Young Saudis are Internet savvy; the Iranians have been for a long time already, having demonstrated how to create channels for self-expression beyond state media or clerical censorship. But today in both nations, the Internet also mirrors the political and religious battle for hearts and minds. No longer the sole domain of free spirits or dissidents, it has served as a stage for conservatives and hardliners for some time.
Female Saudi activists against the driving ban have a virtual supporter base, but this does not compare with the millions of people who follow an arch-conservative female preacher. Most male Twitter stars in Saudi Arabia are also religious.
Being ′of an era′
The thing that divides the societies of Saudi Arabia and Iran most clearly, is something I refer to as 'being of an era'. Iranians derive their national pride first and foremost from the pre-Islamic era, from a millennium during which their culture was taking shape. The Saudis, on the other hand, regard the time before the Prophet Muhammad stepped on their sandy stage as a dark, pre-civilised era. Perhaps they can therefore only interpret the Iranian pride in the erstwhile Persian kingdom as an expression of Tehran's contemporary striving for hegemony.
When the state of Saudi Arabia was founded on the nation's current territory in 1932 (after two smaller predecessors), the Iranians had already begun a constitutional revolution, established a parliament, debated a constitution and founded trade unions.
Modernisation came late to Central Arabia with U.S. oil companies and this was limited to material and technical advances. The Iranians, on the other hand, remained locked in battles for independence throughout the 20th century. They nationalised their oil in 1953, a move that was punished by a putsch orchestrated by the U.S. and Britain.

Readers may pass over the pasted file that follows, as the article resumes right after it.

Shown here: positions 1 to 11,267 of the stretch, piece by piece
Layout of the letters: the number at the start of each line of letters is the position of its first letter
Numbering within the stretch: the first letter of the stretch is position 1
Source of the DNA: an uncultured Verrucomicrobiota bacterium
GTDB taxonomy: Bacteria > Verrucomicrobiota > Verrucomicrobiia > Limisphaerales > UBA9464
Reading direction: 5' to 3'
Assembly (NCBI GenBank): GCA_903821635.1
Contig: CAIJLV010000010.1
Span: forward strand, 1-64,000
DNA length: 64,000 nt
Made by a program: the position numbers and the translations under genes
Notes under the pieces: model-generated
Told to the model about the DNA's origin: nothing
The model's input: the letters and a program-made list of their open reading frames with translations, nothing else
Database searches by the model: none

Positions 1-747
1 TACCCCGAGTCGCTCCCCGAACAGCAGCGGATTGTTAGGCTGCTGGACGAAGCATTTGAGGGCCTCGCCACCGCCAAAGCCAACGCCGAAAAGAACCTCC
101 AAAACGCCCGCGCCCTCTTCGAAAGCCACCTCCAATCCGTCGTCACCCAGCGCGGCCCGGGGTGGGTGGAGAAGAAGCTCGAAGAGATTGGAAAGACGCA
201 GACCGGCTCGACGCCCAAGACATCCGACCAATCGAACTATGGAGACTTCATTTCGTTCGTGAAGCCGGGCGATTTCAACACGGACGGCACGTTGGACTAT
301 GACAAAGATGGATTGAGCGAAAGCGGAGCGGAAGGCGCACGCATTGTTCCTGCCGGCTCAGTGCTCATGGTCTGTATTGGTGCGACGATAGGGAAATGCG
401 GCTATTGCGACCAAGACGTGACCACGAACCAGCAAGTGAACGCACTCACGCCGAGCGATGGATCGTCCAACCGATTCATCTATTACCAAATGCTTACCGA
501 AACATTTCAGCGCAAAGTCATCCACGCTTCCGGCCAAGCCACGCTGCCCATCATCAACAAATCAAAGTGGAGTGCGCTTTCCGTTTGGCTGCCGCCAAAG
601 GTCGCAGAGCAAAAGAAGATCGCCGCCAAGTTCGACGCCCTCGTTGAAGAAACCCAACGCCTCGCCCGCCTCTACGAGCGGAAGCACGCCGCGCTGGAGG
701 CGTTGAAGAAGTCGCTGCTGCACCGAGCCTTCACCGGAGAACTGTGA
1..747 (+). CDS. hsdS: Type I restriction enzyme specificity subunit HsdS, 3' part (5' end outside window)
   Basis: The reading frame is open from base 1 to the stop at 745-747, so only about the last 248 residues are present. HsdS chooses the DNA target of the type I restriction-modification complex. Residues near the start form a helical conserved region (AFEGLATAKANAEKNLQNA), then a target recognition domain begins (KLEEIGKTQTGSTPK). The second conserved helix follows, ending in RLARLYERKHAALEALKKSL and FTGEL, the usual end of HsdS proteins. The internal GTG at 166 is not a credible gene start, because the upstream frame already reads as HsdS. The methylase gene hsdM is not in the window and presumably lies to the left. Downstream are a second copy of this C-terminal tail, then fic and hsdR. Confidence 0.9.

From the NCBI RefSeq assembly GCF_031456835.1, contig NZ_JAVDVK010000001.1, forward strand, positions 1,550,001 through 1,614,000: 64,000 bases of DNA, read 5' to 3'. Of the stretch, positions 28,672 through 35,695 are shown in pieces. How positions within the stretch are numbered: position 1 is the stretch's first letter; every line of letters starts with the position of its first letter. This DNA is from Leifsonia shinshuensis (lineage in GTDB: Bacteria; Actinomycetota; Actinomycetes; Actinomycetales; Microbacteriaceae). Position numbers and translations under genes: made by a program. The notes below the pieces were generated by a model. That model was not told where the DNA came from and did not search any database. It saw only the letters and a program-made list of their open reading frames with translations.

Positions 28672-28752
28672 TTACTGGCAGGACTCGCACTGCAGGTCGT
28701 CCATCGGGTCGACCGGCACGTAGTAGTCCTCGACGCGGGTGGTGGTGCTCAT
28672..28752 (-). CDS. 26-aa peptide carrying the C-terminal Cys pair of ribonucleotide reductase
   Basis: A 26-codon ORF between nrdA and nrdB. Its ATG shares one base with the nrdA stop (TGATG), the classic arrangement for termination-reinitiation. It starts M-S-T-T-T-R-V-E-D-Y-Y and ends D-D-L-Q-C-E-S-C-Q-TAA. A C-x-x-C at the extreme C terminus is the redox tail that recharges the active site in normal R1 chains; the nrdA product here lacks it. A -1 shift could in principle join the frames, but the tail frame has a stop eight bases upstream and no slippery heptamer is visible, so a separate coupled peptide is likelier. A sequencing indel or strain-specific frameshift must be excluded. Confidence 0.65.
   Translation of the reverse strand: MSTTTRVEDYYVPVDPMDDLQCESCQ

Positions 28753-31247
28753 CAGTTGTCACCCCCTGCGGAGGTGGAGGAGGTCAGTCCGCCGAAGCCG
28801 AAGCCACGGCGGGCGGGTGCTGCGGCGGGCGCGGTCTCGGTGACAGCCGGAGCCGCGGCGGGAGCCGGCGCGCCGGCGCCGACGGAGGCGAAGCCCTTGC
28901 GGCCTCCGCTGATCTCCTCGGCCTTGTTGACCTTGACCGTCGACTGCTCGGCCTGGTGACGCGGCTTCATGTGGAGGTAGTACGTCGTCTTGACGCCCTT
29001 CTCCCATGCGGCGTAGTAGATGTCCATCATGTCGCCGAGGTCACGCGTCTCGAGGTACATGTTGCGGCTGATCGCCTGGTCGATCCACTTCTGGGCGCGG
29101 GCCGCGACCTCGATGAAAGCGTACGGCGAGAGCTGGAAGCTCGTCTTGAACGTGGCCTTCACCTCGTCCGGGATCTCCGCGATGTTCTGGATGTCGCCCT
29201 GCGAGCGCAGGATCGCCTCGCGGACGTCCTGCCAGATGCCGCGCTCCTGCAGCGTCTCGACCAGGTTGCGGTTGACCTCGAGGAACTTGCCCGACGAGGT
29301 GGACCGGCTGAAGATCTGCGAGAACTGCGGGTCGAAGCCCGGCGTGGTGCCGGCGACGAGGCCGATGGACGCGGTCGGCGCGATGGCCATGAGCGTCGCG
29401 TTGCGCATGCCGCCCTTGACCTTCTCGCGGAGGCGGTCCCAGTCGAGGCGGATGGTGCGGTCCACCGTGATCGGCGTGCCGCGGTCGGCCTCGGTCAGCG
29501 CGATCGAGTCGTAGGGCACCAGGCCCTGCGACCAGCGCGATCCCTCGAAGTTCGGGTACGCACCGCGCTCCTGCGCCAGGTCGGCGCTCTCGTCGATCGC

Revolutionary export as paper tiger
The 1979 Revolution was part of a long series of repeatedly new attempts at change that continue to resonate to this day. This long period of struggling for civil rights and intellectual advance is completely alien to Saudi society, with the exception of a few great minds.
Iran's attempt post-1979 to export a revolutionary Islam – a move that also focused on its Sunni neighbours – remained a paper tiger. The Saudis, on the other hand, conducted reactionary missionary work during the same time period, carrying their Wahhabism to the farthest corners of West Africa and Indonesia.
Iran's Supreme Leader Ali Khamenei recently called Saudi Arabia a "backward tribal society" and went on to say that in Iran, 40 million people had voted in an election.
Many Iranians, even if they are not supporters of the regime, are likely to identify with Khamenei's assessment. They are greatly insulted at how Donald Trump vilifies them and extols the Saudis.
© Qantara.de 2017
Translated from the German by Nina Coon